Ballroom Dancing During Pregnancy

November 10, 2015 by
Filed Under: Blog, Dancing Tips

ballroom dance while pregnantBallroom Babies on the Way!

We’ve had quite a few mommies-to-be in the studio over the past few months! In honor of of the moms-to-be and their future ballroom babies, I’m sharing a few tips for ballroom dancing during pregnancy and things to consider when exercising on and off the dance floor.

  1. Check with your healthcare provider. Talk to your doctor about your ballroom dance or fitness routine to make sure that your practicing doesn’t put you or your baby at risk.
  1. Avoid dangerous dance moves. Pregnancy loosens all ligaments and joints which can make you susceptible to sprains, injury from falls, or over-stretching.
  1. Warm your body up before dancing. Warm-ups prepare the joints and muscle and allow the heart rate to build up slowly.  Jumping into a big dance routine before warming up could lead to injury.
  1. Don’t lie flat on your back. While ballroom dancing doesn’t involve lying down unless choreography calls for it, this is a big no-no for pregnant women.
  1. Don’t over do it. Listen to your body. If you can’t carry on a comfortable conversation while you’re dancing, slow down.  If anything hurts in a way that is beyond the challenge of natural exercise, stop because something is not right.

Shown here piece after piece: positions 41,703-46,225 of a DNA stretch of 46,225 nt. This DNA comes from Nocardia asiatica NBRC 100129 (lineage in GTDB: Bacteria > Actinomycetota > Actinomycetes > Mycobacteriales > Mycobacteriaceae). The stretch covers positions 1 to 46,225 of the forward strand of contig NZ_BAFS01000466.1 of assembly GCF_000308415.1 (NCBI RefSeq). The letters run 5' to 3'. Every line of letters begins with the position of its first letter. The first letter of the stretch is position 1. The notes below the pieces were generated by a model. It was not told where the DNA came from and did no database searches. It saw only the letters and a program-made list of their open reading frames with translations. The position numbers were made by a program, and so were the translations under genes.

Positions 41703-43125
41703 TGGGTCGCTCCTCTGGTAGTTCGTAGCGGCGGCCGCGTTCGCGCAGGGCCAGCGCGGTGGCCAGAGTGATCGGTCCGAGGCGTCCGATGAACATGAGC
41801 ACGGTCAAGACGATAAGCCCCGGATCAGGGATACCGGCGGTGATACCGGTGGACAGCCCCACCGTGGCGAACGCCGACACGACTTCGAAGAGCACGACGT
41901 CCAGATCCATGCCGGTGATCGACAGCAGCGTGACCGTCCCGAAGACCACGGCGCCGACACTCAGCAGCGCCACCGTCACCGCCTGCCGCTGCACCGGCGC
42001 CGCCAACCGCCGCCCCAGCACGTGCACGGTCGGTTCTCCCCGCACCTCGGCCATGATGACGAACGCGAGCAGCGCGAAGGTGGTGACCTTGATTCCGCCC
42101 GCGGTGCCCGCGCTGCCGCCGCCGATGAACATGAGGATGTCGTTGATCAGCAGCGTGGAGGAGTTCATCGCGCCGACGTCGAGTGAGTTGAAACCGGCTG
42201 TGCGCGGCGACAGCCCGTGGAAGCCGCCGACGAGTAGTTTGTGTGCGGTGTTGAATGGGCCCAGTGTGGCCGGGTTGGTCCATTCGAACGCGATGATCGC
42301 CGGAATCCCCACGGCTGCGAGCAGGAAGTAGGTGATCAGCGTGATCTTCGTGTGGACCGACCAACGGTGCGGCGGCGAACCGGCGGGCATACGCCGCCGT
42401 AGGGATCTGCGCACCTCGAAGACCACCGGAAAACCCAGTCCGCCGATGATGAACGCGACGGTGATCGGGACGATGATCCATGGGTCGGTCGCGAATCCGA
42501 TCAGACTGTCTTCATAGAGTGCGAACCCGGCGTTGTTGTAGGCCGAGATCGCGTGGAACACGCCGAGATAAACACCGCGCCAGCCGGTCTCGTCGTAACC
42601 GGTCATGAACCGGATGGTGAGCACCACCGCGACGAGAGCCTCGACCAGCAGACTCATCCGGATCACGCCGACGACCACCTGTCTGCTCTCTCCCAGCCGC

1. Don’t get overheated. You may get overheated faster than you normally would when you are pregnant.  Sweating a lot, being nauseated, dizzy, or short of breath are all signs of being overheated.  Getting overheated during the first trimester is especially dangerous because that’s when your baby’s major organs are developing.  Seek cool air, take off layers of clothing, hydrating, or stepping into a cool shower are all ways of cooling down quickly.
  1. Cool down when you’re done dancing. At the end of your dance workout, take five to ten minutes to do a slower dance or to walk in place and do some pregnancy-friendly stretching.
  1. Make dancing a habit. Keeping a routine is easier on your body.  It’s possible to safely engage in 30 minutes or more of moderate exercise on most days of the week according to the American College of Obstetricians and Gynecologists.

Article by Ziva